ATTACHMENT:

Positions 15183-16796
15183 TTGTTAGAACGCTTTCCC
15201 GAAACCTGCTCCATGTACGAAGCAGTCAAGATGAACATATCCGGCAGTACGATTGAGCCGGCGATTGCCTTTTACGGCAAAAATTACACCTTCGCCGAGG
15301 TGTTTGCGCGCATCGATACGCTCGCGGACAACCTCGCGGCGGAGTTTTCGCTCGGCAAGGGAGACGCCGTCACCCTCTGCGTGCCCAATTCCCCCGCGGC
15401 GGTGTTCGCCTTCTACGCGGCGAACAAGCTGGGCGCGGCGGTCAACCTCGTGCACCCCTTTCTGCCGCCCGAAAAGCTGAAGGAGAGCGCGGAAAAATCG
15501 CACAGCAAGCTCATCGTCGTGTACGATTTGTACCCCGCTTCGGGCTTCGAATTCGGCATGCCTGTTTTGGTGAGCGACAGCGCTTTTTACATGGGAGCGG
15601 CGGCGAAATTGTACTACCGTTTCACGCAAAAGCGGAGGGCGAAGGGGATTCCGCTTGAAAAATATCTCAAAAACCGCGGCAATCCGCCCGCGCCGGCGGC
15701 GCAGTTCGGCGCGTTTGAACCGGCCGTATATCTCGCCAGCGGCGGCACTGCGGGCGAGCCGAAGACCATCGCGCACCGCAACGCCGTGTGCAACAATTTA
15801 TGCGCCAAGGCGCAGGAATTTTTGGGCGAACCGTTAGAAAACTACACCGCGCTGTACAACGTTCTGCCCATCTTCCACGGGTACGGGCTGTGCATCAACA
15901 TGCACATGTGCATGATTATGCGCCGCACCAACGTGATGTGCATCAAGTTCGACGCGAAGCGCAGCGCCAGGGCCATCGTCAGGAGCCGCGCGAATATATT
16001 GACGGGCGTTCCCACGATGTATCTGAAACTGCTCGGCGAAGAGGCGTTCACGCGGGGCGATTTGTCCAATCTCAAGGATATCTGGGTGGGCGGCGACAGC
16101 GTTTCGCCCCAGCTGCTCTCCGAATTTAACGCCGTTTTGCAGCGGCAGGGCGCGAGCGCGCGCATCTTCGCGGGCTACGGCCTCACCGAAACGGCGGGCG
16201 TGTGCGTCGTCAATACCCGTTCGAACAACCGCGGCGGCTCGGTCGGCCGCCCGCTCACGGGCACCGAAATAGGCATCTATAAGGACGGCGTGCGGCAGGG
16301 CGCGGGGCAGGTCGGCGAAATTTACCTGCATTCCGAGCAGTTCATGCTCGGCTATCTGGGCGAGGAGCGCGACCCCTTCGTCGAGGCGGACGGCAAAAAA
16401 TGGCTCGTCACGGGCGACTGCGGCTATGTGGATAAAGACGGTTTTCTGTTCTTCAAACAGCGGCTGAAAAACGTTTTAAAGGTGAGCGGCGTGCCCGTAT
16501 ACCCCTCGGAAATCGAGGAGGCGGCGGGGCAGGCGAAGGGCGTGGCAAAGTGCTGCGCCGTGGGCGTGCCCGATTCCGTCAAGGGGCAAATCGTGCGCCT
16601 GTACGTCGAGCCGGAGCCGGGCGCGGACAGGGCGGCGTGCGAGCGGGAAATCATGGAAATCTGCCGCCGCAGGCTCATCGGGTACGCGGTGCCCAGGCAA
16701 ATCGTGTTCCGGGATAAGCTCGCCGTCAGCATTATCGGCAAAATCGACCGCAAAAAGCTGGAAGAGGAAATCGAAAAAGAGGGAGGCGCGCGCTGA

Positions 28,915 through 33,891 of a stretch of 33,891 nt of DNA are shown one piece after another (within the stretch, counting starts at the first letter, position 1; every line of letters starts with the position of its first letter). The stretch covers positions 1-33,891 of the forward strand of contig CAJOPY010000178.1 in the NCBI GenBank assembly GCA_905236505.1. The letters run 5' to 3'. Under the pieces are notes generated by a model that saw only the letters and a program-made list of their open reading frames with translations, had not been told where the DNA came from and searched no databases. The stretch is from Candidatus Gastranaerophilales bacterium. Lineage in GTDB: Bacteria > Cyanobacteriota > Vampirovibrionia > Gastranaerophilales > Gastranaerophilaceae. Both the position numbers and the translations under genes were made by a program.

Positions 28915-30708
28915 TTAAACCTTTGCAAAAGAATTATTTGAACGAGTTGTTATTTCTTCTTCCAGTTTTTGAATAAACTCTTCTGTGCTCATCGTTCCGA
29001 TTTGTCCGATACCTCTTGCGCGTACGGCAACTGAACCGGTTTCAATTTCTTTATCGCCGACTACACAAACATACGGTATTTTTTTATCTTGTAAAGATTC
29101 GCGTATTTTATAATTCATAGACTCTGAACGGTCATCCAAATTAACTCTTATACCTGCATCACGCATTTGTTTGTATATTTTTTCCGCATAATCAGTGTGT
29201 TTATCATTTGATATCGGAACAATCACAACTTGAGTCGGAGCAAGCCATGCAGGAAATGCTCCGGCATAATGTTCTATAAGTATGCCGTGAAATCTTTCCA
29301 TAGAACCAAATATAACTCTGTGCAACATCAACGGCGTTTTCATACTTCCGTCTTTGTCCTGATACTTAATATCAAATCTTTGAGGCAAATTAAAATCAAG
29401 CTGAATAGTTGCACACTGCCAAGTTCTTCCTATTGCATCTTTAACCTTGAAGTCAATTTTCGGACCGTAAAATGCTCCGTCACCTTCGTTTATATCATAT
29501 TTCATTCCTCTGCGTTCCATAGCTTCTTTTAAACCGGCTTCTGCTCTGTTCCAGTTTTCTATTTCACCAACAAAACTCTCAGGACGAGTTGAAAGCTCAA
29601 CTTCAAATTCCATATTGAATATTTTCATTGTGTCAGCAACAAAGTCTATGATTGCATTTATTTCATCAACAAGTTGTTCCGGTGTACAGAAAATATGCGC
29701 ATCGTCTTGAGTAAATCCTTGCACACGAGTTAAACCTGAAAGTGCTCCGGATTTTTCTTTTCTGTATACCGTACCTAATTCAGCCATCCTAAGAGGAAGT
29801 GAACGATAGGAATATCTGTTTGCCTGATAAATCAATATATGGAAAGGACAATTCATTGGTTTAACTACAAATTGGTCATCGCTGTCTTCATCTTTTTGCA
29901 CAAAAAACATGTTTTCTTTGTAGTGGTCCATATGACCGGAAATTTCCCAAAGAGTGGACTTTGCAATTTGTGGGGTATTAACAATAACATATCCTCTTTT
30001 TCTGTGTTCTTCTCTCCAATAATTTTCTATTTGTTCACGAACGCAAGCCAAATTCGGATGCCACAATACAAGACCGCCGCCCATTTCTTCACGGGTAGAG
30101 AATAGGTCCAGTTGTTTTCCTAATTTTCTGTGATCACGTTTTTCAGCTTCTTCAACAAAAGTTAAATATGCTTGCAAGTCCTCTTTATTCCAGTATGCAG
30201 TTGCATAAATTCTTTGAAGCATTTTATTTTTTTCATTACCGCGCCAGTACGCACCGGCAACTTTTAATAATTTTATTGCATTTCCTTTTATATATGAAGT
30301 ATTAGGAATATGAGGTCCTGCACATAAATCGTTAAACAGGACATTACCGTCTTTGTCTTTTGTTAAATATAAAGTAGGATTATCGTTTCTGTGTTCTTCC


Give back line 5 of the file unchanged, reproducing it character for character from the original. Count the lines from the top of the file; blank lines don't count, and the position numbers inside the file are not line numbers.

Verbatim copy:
15401 GGTGTTCGCCTTCTACGCGGCGAACAAGCTGGGCGCGGCGGTCAACCTCGTGCACCCCTTTCTGCCGCCCGAAAAGCTGAAGGAGAGCGCGGAAAAATCG